If they succeed. The delivery of drugs into the body cannot be a hit or miss effort. An anticancer drug needs to be delivered to a tumor where it can do the most good. . A Unique Class of Synthetic Polymers. Dendrimers play an important role in nanotechnology. Their goal is to replace the usual silicon (S) with readily available materials such as carbon (C). composed of common chemicals. for example.The Science of Nanotechnology 43 Polymer Solar Cells In the hope of making solar energy more useful and affordable. The term dendritic describes anySeveral different kinds of thing that has a branched. or plastic. meaning tree. Even the energy absorbed by window tinting could be used to power a laptop. Like other organic solar cells. several scientists have been working on creating organic photovoltaic cells. material in a unique way. The drug molecules have to ﬁnd the exact place in the body where they can be the most effective. tree-like structure. dendrimers are useful for their antiviral properties. In biotechnology applications. and gasket seals. When this happens an electrical current is created. One team of researchers at the University of California have developed an organic photovoltaic cell that uses a polymer. The material. weather stripping. are treelike highly branched polyDid you know? mer molecules that are Dendrimer comes from the Greek word dendra. about 3 nanometers across. Photons in the sunlight “knock” electrons from the polymer onto one of the electrodes. dendrimers have been synthesized. Dendrimers. the plastic material in their prototype includes a polymer material. which are synthesized from monomers. This causes an electrical imbalance where one electrode becomes positively charged while the other is negatively charged. designers could one day integrate solar cells into everyday gadgets like iPods and cell phones. Dendrimers One unique class of polymers is dendrimers. See Chapter 8 for more information about solar cells. Dendrimers and Drug Delivery Nanotechnology has the potential to be very useful for improving drug delivery in treating patients with illnesses and diseases. You do not want the anticancer drug delivered to another organ in the body. is sandwiched between conductive electrodes. They can be very useful in low-cost plastics such as radiator hoses.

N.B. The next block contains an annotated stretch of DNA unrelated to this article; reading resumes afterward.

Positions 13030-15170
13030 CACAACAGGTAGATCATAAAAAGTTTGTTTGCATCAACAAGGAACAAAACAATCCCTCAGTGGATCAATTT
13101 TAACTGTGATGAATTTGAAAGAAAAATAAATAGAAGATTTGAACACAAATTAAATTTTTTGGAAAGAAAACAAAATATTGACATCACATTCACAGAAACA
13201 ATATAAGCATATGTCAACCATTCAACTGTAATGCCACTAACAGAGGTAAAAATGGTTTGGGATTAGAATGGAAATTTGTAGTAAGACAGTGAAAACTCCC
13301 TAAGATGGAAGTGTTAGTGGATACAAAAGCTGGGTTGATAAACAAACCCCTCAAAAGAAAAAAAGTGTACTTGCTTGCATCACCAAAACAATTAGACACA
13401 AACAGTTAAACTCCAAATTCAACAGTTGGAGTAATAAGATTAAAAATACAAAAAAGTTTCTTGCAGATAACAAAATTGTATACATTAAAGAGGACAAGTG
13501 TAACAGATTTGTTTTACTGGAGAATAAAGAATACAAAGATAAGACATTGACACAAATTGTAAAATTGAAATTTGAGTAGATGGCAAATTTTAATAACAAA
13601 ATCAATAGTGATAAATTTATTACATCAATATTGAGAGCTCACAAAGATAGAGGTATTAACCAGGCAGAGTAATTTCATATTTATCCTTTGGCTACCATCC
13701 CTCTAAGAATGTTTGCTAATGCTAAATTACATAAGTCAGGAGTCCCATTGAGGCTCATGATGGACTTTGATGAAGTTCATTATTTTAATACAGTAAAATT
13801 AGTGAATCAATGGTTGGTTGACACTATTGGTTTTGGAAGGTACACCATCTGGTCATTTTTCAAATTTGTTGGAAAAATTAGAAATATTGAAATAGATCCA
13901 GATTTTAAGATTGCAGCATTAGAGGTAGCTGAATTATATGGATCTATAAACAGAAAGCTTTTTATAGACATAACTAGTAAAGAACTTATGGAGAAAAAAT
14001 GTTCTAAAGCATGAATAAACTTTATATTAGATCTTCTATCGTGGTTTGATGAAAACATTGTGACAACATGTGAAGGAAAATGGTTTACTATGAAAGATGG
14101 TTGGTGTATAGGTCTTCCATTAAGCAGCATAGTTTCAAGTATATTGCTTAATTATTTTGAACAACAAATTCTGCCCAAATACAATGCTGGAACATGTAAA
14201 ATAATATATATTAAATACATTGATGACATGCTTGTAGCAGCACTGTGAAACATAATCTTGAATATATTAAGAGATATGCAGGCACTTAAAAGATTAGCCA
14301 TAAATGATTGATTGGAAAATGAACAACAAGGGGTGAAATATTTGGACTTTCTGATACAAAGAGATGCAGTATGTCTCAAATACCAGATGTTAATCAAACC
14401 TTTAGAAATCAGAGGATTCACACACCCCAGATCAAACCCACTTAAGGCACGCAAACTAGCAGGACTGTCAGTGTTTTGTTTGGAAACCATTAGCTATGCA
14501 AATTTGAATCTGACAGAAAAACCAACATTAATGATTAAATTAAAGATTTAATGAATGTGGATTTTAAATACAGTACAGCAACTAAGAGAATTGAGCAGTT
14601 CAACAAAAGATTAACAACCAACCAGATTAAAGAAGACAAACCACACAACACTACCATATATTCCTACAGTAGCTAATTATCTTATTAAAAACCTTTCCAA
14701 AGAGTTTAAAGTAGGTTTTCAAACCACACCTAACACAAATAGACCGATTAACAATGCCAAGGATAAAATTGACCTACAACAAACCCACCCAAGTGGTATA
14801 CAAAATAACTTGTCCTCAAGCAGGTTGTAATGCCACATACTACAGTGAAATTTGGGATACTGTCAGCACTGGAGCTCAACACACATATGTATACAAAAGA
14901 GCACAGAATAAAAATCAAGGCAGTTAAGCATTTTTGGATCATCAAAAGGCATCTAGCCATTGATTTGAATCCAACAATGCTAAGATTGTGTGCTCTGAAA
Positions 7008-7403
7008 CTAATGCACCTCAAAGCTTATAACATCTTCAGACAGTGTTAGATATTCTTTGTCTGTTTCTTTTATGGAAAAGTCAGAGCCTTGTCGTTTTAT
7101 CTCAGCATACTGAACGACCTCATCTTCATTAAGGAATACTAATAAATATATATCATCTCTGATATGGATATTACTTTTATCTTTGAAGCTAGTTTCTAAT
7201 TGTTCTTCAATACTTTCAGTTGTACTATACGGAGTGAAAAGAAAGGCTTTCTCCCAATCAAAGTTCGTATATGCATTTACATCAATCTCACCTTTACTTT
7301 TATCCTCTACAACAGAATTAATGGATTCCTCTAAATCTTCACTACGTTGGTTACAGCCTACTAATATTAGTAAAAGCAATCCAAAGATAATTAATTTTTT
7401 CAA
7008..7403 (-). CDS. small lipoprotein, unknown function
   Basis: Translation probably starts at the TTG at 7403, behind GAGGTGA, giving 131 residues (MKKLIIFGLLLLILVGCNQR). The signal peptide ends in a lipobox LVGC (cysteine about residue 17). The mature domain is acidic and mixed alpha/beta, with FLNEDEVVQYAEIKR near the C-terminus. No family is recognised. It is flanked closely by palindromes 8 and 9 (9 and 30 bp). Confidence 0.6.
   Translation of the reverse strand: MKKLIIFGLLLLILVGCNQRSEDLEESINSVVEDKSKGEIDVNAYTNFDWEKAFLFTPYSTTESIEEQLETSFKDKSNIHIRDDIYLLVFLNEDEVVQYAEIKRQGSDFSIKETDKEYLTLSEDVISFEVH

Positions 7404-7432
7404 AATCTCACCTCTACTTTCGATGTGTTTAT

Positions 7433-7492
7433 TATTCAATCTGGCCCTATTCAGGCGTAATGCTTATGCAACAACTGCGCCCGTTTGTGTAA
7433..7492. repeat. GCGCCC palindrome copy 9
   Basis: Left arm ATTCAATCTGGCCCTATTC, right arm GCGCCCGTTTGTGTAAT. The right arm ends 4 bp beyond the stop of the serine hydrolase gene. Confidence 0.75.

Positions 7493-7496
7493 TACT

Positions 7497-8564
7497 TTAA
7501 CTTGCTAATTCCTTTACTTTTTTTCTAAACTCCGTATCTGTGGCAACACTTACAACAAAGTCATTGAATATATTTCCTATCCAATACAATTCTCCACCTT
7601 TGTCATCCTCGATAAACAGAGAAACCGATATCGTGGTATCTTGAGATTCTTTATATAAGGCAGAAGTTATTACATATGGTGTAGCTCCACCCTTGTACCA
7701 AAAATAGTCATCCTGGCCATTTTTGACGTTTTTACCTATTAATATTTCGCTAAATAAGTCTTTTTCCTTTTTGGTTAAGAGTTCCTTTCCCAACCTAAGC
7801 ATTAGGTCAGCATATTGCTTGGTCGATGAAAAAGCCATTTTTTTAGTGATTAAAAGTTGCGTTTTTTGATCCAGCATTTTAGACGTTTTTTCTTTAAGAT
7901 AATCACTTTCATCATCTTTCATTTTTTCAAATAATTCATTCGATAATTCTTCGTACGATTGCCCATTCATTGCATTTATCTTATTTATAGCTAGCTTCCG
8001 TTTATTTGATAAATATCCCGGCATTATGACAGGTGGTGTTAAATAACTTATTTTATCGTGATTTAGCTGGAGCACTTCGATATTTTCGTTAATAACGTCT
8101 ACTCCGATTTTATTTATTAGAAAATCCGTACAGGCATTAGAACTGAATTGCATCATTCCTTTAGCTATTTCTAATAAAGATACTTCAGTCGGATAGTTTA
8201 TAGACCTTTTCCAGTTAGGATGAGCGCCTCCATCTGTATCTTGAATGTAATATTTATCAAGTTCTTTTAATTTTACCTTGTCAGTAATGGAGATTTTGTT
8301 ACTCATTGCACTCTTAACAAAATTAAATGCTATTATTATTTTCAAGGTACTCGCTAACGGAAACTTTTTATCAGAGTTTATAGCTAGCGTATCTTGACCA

One important factor is that it is easy to attach a large variety of other molecules to the surface of a dendrimer. then look inside the box to see a ﬁnished puzzle. sugars. and soap bubbles. Self-assembly could occur if you could shake a box of separated puzzle pieces. Dendrimers can also be used for chemical analysis and diagnosis of the human body and to locate. Dendrimers can enter cells easily and release drugs on target and don’t trigger immune system responses. and muscles are created. All of these biological functions are due to the self-assembly of molecules in the human body which continue to build and repair cells and store energy all day long. can arrange themselves into an orderly structure or ﬁnal product without any outside assistance. These moleDid you know? cules could include tumorThe term dendrimer was ﬁrst used and patented by targeting agents that can Donald Tomalia and others and Dow Chemical in pinpoint tumors. Dendrimers can hold a drug’s molecules in their structure and deliver the drug to a particular part of the body such as a tumor. salt crystals. and then treat tumors or other sick cells. the atoms are too small for anyone to direct. ﬁnd. . Materials that self-assemble include snowﬂakes. The puzzle pieces self-assembled. One branch of nanofabrication is self-assembly. diagnose. blood. water. such as atoms and molecules. Self-assembly is a strategy in which objects and devices. Each one arranges itself into a pattern. anticancer drug to a tumor. the self-assembly process is similar to the way your bones grow. tissues. and air into a variety of acids. Also.44 Nanotechnology 101 Dendrimers have several advantages in drug delivery. Individual molecules are formed layer by layer on a surface of the bone. Dendrimers are of particular interest for cancer applications. and place individually and quickly. deliver an the 1980s. and minerals. and may detect if the cancer drug is working. What is the advantage of using self-assembling in nanofabrication? One major reason is that to design and assemble nanoparticles atom by atom to make a lot of products is too slow and costly. Self-assembly occurs spontaneously when the human body converts food. In the human body. more research in safety issues needs to be done. From these materials cells. MOLECULAR SELF-ASSEMBLY AND NANOFABRICATION The term used for the manufacturing of nanoproducts and nanostructures is nanofabrication. However.